He Said, She Said: How to Avoid Using ‘Said’ in Direct Speech

Hi! How are you? I understand that most of you are busy revising for your common tests. I hope that you are taking care of yourself despite your busy schedules.

For this week, I am going to focus on the use of direct speech in writing, specifically on using more vivid verbs and adding an action or facial expression to the speech. I know that most of you must have been told to use direct speech in your compositions to make the action more interesting and the characters more real. However, some of you tend to write like this:

“You need to leave now,” Mary said.

So what can you do? Try following these two steps:

Step 1: Use vivid verbs

Avoid using basic words like ‘said’, ‘told’ and ‘asked’. Find a more precise word that tells the reader how the person expressed those words.

In the example, we do not know how Mary was feeling. Could she be angry or afraid? Let’s replace the word ‘said’ and see what happens:

  • “You need to leave now,” Mary snarled.

    Snarled’ tells us that she was angry.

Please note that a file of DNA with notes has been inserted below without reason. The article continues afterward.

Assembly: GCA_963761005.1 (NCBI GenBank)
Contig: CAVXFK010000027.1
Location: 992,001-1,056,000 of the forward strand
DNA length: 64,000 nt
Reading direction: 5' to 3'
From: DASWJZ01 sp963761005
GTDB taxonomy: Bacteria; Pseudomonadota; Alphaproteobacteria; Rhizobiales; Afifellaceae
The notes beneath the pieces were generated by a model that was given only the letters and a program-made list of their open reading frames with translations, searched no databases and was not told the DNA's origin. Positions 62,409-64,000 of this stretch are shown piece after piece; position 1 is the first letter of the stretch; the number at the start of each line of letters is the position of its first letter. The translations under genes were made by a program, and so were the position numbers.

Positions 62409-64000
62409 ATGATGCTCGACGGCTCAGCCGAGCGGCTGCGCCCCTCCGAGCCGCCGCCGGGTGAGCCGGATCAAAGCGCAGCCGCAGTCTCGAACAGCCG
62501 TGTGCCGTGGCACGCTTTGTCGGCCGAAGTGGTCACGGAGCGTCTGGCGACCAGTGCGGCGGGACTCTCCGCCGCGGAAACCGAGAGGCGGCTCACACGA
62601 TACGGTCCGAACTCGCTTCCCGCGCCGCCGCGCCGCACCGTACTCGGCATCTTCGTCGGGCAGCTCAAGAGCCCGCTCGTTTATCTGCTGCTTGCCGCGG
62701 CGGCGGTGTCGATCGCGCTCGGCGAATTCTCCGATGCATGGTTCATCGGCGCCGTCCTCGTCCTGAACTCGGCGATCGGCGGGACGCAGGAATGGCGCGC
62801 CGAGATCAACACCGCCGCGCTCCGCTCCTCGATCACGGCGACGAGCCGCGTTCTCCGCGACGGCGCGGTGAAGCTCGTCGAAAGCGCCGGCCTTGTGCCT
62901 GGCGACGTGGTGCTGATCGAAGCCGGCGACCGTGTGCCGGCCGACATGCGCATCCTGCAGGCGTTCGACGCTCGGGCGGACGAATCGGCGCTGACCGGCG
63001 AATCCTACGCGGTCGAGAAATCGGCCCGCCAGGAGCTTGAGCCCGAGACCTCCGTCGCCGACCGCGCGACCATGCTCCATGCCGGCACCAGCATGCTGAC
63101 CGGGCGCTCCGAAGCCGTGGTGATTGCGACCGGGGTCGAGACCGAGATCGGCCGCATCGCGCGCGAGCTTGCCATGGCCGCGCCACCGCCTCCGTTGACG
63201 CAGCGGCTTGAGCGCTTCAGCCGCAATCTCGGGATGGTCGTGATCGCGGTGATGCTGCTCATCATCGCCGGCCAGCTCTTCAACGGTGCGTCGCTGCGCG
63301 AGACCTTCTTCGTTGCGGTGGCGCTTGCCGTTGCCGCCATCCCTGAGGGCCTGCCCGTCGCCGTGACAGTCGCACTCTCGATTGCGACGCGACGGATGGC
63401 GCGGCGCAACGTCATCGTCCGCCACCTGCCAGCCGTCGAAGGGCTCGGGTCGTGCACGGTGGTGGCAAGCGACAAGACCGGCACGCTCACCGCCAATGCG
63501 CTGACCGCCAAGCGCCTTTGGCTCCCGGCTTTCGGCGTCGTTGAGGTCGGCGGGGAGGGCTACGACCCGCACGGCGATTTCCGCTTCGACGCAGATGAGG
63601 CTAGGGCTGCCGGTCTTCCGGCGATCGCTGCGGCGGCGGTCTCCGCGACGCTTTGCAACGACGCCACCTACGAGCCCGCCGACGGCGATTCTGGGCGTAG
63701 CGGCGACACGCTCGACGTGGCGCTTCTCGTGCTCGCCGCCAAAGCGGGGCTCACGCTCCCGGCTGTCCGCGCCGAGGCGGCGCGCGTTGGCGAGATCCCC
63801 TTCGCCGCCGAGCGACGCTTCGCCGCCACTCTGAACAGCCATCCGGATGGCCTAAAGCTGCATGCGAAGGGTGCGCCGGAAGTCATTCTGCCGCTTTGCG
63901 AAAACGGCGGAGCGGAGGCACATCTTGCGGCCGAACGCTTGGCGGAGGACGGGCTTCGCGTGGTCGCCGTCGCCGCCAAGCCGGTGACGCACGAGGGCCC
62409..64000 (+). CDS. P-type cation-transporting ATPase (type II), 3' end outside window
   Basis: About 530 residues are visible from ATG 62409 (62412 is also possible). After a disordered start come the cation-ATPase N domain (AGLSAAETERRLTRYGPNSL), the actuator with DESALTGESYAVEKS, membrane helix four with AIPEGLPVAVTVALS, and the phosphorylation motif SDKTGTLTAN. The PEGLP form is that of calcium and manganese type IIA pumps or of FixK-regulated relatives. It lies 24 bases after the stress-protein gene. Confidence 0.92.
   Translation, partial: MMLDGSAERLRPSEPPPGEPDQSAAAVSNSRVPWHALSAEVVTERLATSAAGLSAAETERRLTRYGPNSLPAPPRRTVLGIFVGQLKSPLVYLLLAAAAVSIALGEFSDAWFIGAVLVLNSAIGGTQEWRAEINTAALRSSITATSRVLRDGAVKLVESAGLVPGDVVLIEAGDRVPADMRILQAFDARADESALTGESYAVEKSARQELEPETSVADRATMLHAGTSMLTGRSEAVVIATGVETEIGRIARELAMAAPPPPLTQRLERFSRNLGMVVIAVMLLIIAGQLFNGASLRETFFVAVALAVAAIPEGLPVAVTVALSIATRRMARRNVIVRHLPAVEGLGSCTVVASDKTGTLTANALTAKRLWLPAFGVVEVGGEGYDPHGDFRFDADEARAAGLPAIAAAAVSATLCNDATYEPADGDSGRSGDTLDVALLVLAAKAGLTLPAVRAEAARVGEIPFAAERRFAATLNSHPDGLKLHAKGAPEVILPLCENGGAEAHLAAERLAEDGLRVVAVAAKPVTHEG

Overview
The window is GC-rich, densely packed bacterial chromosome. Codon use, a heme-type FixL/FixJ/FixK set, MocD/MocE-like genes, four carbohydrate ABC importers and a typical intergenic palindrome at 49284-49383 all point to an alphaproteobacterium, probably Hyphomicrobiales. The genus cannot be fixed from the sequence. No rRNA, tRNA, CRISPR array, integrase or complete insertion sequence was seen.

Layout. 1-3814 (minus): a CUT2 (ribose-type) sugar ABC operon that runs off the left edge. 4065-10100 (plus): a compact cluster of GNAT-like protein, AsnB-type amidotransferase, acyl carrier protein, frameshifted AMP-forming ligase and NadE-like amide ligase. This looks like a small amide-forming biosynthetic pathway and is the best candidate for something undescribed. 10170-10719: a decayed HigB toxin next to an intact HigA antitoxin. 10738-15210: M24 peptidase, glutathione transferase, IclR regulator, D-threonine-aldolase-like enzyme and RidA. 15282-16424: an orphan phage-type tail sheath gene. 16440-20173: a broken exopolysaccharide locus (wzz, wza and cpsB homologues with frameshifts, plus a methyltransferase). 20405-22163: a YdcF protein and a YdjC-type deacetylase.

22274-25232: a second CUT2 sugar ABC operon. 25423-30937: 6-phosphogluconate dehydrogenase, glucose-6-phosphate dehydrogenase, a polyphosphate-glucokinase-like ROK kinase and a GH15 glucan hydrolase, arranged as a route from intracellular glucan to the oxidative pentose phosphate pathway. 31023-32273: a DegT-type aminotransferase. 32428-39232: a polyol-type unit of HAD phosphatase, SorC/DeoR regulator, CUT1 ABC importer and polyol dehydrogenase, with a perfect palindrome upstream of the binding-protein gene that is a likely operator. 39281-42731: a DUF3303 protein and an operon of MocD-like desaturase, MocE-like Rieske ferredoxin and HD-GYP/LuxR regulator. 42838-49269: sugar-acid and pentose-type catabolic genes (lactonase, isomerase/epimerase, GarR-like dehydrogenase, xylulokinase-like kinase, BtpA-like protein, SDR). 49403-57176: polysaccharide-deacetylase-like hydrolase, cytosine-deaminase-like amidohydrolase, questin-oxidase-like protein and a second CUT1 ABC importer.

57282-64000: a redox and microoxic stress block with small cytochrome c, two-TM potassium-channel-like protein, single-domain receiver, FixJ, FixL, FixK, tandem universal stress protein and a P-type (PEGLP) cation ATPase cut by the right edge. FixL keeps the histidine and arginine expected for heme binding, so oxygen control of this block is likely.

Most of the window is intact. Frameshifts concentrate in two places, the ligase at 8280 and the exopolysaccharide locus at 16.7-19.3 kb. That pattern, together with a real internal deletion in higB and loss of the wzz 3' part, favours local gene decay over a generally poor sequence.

• “You need to leave now,” Mary whispered.

    Whispered’ indicates that she might be afraid or worried.

‘Snarled’ and ‘whispered’ are better words because they tell the reader how Mary was feeling at the time of speaking.

Step 2: Add an action or a facial expression


avoid using said in direct speech

After finding a better word than ‘said’, you can add an action to the direct speech. The action should further illustrate the character’s feelings. For example:

  • “You need to leave now,” Mary snarled as she pushed me roughly out the door.

    In this instance, the action further emphasises Mary’s anger.

Alternatively, you can add a facial expression. Similar to the action, the facial expression should convey the character’s feelings. For example: